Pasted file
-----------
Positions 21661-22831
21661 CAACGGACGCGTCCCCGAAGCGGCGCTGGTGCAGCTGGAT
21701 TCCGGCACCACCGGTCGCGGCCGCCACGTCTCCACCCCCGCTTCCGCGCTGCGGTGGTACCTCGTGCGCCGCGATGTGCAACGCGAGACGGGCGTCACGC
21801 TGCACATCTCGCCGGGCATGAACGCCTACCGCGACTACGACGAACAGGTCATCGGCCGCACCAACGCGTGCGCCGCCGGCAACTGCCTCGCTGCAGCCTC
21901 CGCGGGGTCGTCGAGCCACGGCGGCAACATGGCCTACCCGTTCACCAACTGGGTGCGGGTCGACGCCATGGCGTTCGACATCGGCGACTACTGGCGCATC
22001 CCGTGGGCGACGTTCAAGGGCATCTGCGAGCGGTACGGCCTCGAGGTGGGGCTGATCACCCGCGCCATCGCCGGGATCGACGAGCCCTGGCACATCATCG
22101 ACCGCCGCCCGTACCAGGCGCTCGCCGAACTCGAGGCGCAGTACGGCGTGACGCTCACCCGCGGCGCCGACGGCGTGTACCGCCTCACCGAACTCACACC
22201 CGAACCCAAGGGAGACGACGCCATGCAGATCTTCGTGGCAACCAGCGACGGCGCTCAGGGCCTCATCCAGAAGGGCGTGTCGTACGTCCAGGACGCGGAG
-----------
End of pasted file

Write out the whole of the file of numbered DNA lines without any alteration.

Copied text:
Positions 21661-22831
21661 CAACGGACGCGTCCCCGAAGCGGCGCTGGTGCAGCTGGAT
21701 TCCGGCACCACCGGTCGCGGCCGCCACGTCTCCACCCCCGCTTCCGCGCTGCGGTGGTACCTCGTGCGCCGCGATGTGCAACGCGAGACGGGCGTCACGC
21801 TGCACATCTCGCCGGGCATGAACGCCTACCGCGACTACGACGAACAGGTCATCGGCCGCACCAACGCGTGCGCCGCCGGCAACTGCCTCGCTGCAGCCTC
21901 CGCGGGGTCGTCGAGCCACGGCGGCAACATGGCCTACCCGTTCACCAACTGGGTGCGGGTCGACGCCATGGCGTTCGACATCGGCGACTACTGGCGCATC
22001 CCGTGGGCGACGTTCAAGGGCATCTGCGAGCGGTACGGCCTCGAGGTGGGGCTGATCACCCGCGCCATCGCCGGGATCGACGAGCCCTGGCACATCATCG
22101 ACCGCCGCCCGTACCAGGCGCTCGCCGAACTCGAGGCGCAGTACGGCGTGACGCTCACCCGCGGCGCCGACGGCGTGTACCGCCTCACCGAACTCACACC
22201 CGAACCCAAGGGAGACGACGCCATGCAGATCTTCGTGGCAACCAGCGACGGCGCTCAGGGCCTCATCCAGAAGGGCGTGTCGTACGTCCAGGACGCGGAG